“Azzedine has been one of the biggest influences in my life. He has always been such a strong, loving, fatherly figure to me. I call him Papa. His designs are indescribably unique, they are pieces of art. He knew how to make the female form look its loveliest. I have so many memories of him; my favorite might be during my first show with him in Paris. He liked me and he wanted to help me get more work. He called all his friends at Kenzo and Comme des Garcons, and asked them to book me. They said, ‘But she can’t walk!’ And he said, ‘but she has such a great ass!' His friendship and support has been the great privilege of my career. I can't imagine life without him. Repose en paix mon Papa.” - @stephanieseymour tells @wwd. #wwdfashion (📷: @steveeichner) #alaia #azzedinealaia
Azzedine Alaïa, flanked by two of his closest friends, models Stephanie Seymour and Naomi Campbell.
He designed Seymour’s dress for her 1995 wedding to Peter Brant, and treated Campbell (who famously called him Papa), like a daughter. For more on the legendary designer, tap the link in bio. #wwdfashion #alaia #azzedinealaia
Azzedine Alaïa's “I-did-it-my-way” ethos stood out starkly at a time when brands are experimenting with consumer-facing fashion shows, coed formats and trans-seasonal collections – anything to perk up lackluster sales of ready-to-wear in an age of Insta-everything. “It’s not creation anymore. This becomes a purely industrial approach,” the late designer told WWD in an interview last year. “But anyway, the rhythm of collections is so stupid. It’s unsustainable. There are too many collections.” Read more about the iconic designer’s life and work on wwd.com, link in bio. #wwdfashion #azzedinealaia (📷: @WWD Archive, 1986) #alaia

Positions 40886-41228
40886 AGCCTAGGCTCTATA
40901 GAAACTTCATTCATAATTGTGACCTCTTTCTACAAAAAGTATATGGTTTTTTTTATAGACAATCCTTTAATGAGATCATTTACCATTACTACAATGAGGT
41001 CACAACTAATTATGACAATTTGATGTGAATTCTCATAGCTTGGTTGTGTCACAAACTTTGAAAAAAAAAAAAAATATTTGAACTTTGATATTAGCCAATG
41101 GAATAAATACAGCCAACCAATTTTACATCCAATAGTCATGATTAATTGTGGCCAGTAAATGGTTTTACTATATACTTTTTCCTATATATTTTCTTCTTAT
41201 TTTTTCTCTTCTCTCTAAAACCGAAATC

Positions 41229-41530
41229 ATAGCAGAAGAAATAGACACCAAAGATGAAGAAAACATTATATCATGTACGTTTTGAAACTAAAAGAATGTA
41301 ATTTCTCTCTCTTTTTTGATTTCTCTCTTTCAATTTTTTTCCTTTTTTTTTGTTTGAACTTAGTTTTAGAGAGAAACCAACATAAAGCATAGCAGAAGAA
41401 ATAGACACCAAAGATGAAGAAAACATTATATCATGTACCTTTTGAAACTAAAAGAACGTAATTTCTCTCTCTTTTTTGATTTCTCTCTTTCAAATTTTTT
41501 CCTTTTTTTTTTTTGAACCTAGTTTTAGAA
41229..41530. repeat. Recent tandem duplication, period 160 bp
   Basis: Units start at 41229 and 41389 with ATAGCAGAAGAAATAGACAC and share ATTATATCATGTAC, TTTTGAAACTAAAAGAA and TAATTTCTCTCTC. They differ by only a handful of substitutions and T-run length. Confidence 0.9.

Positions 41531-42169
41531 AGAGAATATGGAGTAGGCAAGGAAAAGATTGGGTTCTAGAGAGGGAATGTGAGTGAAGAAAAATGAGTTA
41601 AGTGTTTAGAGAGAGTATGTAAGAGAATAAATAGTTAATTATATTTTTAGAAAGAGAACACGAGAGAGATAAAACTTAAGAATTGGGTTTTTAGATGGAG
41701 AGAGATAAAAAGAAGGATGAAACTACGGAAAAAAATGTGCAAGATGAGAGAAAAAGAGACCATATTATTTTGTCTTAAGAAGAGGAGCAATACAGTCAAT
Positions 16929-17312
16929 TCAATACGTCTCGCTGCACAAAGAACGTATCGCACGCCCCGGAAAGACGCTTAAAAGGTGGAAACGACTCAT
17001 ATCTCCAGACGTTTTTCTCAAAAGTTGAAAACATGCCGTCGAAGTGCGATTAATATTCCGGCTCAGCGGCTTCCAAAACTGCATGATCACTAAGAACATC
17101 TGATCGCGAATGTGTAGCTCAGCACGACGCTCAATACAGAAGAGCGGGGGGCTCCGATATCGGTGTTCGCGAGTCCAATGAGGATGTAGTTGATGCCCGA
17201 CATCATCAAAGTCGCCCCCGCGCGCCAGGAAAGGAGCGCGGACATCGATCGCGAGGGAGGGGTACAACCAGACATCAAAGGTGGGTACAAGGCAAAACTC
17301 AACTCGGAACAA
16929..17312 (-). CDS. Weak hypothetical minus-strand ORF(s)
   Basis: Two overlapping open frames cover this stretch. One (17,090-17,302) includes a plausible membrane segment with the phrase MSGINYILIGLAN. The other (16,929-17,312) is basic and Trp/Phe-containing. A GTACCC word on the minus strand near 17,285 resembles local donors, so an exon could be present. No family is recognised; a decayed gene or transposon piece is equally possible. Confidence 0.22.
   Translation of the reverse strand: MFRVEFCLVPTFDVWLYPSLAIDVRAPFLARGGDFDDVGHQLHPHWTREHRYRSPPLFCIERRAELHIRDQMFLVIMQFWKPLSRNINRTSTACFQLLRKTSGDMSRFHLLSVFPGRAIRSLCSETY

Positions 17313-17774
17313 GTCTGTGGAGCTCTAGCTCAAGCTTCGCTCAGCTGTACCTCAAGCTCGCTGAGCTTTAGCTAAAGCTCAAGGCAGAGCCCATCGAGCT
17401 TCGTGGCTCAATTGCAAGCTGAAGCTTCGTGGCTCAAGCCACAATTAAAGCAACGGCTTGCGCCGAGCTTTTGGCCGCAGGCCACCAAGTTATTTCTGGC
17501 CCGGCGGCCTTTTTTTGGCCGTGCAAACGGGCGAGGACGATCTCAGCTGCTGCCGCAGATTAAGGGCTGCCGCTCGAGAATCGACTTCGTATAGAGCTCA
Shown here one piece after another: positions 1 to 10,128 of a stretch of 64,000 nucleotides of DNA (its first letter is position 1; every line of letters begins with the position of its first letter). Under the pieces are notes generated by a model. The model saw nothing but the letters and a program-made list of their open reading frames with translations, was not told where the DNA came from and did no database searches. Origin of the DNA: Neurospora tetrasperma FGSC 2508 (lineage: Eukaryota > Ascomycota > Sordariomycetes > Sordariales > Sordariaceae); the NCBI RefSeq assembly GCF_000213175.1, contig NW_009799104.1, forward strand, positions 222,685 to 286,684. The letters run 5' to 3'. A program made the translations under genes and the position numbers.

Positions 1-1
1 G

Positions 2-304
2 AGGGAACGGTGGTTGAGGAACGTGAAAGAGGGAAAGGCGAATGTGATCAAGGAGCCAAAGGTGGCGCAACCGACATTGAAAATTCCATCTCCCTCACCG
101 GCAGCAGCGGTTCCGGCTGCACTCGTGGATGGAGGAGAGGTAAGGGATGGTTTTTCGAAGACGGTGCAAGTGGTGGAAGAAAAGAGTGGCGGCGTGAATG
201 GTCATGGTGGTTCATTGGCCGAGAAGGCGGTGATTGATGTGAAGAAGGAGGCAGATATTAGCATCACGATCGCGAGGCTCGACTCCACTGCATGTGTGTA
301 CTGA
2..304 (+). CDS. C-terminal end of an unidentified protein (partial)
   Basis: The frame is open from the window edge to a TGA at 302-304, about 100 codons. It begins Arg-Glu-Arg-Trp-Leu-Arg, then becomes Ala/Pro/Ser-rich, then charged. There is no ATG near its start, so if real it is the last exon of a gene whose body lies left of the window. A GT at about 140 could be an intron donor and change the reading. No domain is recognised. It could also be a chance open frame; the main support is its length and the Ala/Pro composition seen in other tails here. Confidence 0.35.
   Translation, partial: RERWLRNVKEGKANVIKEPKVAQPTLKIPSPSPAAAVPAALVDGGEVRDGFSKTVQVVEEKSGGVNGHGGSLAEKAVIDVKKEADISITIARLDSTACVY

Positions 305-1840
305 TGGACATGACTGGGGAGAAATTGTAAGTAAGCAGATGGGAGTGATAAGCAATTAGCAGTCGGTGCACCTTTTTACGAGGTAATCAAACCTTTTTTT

Sneaker reselling app @goat’s latest exhibit, "The Greatest: New York," tells the story of New York's sneaker culture. To celebrate the exhibit, an intimate crowd gathered on Thursday night at the pop-up gallery space, located at Platform in Culver City, to hear guest speaker and illustrator @esymai talk about her own rise in streetwear and women in the business. "For me I'm just someone who is creative. I like to create things," said Chang. #wwdfashion
Azzedine Alaïa, one of the most iconic couturiers of the modern era whose body-con designs defined Eighties fashion, has died in Paris. The diminutive Tunisian-born designer, known for his structured knitted dresses with fitted waists and impeccably cut, figure-hugging second skin silhouettes was deeply admired by his peers, and counted supermodel Naomi Campbell - his adoptive daughter - among his inner circle, one of a gang of glamazons including Farida Khelfa, Carla Bruni and Stephanie Seymour who became ambassadors of his style. (📷: Alexandre Guirkinger) #wwdblast